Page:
Border areas will be supported to receive industrial transfers from the eastern regions, especially in the manufacturing industry. These areas have been asked to improve the industrial chain for border trade. Construction of infrastructure as well as logistics and warehousing facilities will be facilitated while enterprises engaged in small-scale border trade and export processing will be provided loans for replenishing working capital, building workshops and purchasing equipment. New business forms such as cross-border e-commerce will be developed. High-level opening-up platforms will be set up in border economic cooperation zones, integrating border trade, manufacturing, production services, logistics and procurement.
The government will encourage businesses in border and cross-border economic cooperation zones to diversify their goods trade categories, especially with markets participating in the Belt and Road Initiative. More foreign companies will be encouraged to establish facilities in these zones to diversify them.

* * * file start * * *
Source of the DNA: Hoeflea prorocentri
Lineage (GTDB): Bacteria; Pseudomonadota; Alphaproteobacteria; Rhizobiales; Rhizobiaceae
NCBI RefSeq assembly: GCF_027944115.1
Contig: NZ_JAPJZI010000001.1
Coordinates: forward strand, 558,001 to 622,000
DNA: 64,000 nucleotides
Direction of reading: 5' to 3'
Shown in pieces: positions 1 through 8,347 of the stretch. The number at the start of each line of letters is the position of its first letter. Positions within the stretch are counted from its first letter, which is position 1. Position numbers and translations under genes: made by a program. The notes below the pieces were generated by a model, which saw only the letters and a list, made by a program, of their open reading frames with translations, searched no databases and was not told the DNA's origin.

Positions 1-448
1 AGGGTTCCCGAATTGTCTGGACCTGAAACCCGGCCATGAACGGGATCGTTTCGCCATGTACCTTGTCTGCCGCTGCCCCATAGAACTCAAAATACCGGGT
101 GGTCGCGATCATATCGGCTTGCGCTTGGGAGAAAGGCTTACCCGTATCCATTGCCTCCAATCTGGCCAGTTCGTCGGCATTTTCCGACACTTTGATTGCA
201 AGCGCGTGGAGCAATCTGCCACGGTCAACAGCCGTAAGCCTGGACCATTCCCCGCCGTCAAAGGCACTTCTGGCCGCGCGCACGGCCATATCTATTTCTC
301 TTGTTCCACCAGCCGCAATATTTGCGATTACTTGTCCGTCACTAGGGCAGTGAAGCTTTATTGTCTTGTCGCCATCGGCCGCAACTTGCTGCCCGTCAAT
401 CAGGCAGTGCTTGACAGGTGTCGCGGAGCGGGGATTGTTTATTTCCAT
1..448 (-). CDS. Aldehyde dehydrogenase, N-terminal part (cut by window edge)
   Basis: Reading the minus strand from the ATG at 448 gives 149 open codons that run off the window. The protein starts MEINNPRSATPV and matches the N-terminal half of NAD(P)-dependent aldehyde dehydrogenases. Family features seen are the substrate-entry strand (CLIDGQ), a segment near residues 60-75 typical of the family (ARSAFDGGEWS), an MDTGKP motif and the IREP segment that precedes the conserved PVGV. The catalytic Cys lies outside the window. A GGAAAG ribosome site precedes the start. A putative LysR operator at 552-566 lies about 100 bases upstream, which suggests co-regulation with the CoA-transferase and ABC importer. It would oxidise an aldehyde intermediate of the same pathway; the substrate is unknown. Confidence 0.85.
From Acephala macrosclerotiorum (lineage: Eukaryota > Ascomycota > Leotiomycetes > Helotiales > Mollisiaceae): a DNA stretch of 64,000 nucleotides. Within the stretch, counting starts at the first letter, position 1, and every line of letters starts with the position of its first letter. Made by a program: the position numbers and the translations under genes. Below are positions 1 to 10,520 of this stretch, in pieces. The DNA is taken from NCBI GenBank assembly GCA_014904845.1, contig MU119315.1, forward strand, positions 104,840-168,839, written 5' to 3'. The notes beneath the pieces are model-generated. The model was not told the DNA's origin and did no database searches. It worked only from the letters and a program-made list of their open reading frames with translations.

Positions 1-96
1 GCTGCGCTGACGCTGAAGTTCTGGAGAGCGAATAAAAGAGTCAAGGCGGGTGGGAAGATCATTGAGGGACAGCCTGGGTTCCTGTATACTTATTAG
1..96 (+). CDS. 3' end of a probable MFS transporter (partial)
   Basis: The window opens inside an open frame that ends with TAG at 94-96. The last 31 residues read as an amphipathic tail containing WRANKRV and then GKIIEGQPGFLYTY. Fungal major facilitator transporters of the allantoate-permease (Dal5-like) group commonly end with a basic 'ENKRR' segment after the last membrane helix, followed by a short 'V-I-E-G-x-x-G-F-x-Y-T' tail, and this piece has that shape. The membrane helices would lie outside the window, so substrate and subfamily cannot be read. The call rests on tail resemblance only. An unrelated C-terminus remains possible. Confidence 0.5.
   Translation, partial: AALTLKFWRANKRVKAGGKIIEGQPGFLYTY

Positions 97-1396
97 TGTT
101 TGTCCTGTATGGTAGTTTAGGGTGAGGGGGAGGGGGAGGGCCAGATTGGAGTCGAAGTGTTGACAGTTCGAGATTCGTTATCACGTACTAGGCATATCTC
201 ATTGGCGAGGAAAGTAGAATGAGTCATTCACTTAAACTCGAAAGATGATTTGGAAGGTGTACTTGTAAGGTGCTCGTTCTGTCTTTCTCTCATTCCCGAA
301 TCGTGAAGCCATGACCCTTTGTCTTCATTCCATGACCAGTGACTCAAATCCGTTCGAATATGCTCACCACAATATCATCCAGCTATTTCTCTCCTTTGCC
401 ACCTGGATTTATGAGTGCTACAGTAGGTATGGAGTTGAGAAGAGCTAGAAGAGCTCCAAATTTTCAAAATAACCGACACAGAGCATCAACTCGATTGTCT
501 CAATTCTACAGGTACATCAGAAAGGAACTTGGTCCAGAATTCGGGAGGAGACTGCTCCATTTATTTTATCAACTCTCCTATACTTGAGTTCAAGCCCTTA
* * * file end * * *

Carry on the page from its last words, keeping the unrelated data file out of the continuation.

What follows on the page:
"Our field studies show the biggest difficulty for enterprises engaged in both foreign trade and domestic trade lies in their capital chains," Pan Helin, acting Dean of the Digital Economy Institute at the Zhongnan University of Economics and Law in central China, told Economic Information Daily. "MOFCOM and China Exim Bank's measures focus on targeted financial support, which is critical to ensure the stable growth of foreign investment and foreign trade."
Copyedited by Sudeshna Sarkar